Sheldon Anderson graduated from SUNY Buffalo State last year with a master’s degree and a big decision: whether to stay in upstate New York or head back to his native Brooklyn.
For decades, thousands of students have flocked to Western New York’s 21 colleges and universities each fall, only to take their talent and earning potential back home after commencement. But a growing number of these new college grads appear to be staying in the area, colleges say, hinting at a distant end to to the “brain drain” that plagued Buffalo for generations.
“I’ve found that Buffalo has a lot to offer,” said Anderson, 27, who recently bought a home off Richmond Avenue. “So many millennials want to move to a big city and make a life that looks like it’s out of a magazine or something. But you can’t lay a foundation that way. In Buffalo, it’s easier.”
College administrators caution their observations are preliminary and that not all schools have documented shifts yet. But a growing number see more students choosing Buffalo after graduation, said Steven Harvey, the executive director of the Western New York College Consortium, which coordinates recruitment and economic development efforts for 21 local colleges.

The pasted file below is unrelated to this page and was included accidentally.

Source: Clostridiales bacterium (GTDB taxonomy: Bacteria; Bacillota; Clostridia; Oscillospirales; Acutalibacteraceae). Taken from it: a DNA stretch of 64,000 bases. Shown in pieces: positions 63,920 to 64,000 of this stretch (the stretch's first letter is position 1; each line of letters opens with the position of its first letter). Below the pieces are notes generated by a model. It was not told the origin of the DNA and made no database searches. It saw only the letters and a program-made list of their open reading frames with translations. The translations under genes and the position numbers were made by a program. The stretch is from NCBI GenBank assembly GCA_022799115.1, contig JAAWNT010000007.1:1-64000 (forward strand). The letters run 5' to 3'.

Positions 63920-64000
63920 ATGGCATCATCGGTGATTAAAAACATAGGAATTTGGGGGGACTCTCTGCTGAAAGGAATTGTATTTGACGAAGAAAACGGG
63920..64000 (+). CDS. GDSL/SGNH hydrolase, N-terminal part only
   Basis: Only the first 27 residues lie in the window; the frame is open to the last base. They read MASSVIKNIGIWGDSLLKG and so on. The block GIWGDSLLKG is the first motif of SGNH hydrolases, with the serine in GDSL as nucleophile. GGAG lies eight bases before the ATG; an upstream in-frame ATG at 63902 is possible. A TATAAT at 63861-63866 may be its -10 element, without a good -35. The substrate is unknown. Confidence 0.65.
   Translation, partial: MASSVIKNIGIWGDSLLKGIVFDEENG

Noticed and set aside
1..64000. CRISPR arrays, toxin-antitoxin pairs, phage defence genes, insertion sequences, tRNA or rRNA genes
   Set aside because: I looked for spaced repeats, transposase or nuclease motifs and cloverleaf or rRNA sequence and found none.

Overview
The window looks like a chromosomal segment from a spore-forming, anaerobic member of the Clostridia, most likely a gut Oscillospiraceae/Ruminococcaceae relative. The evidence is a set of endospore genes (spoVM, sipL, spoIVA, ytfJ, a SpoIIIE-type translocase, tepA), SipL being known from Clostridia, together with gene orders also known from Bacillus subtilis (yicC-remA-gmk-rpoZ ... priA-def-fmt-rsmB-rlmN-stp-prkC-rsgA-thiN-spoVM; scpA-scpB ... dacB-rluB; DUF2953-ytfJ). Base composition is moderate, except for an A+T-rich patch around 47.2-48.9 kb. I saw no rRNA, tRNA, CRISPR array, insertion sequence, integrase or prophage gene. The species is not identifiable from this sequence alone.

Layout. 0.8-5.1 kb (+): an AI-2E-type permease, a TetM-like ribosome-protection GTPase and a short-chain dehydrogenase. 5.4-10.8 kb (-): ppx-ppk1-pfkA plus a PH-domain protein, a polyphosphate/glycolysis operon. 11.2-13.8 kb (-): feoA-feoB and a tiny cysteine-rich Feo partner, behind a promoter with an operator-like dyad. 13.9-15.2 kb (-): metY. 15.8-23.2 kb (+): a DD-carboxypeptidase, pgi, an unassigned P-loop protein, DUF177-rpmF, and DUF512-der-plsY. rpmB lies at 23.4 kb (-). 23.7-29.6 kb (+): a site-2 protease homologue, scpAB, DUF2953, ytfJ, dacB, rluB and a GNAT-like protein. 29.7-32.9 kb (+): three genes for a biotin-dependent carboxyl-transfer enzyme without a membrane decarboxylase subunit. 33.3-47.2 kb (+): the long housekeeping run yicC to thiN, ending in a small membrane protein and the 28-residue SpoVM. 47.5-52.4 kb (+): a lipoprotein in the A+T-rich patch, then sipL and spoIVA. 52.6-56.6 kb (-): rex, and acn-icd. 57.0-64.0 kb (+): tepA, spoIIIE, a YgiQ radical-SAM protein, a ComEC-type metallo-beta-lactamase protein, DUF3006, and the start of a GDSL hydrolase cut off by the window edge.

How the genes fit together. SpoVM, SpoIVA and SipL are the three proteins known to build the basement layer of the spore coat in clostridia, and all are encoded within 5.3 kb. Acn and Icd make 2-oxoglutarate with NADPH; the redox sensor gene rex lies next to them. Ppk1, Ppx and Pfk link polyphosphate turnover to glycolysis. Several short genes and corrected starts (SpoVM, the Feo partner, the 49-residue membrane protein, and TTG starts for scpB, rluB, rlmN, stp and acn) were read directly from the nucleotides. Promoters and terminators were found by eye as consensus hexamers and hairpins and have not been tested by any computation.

Daemen College has seen its retention rates jump from 56 percent in 2014 to 68 percent in 2018, for instance. Buffalo State reports that 65 percent of its most recent grads stayed local, compared to 59 percent of all graduates.
And while the University at Buffalo, the region’s largest university, does not track its alumni after graduation, more students appear interested in staying now, said Arlene Kaukus, the university's career services director. She credits regional job growth, especially in medical technology and startups. Low living costs also have enticed students away from pricier areas.
“Anecdotally, when you talk to young people, there’s a lot of very strong positivity,” Kaukus said. “Students and recent graduates feel good about the local economy and about job opportunities in the area.”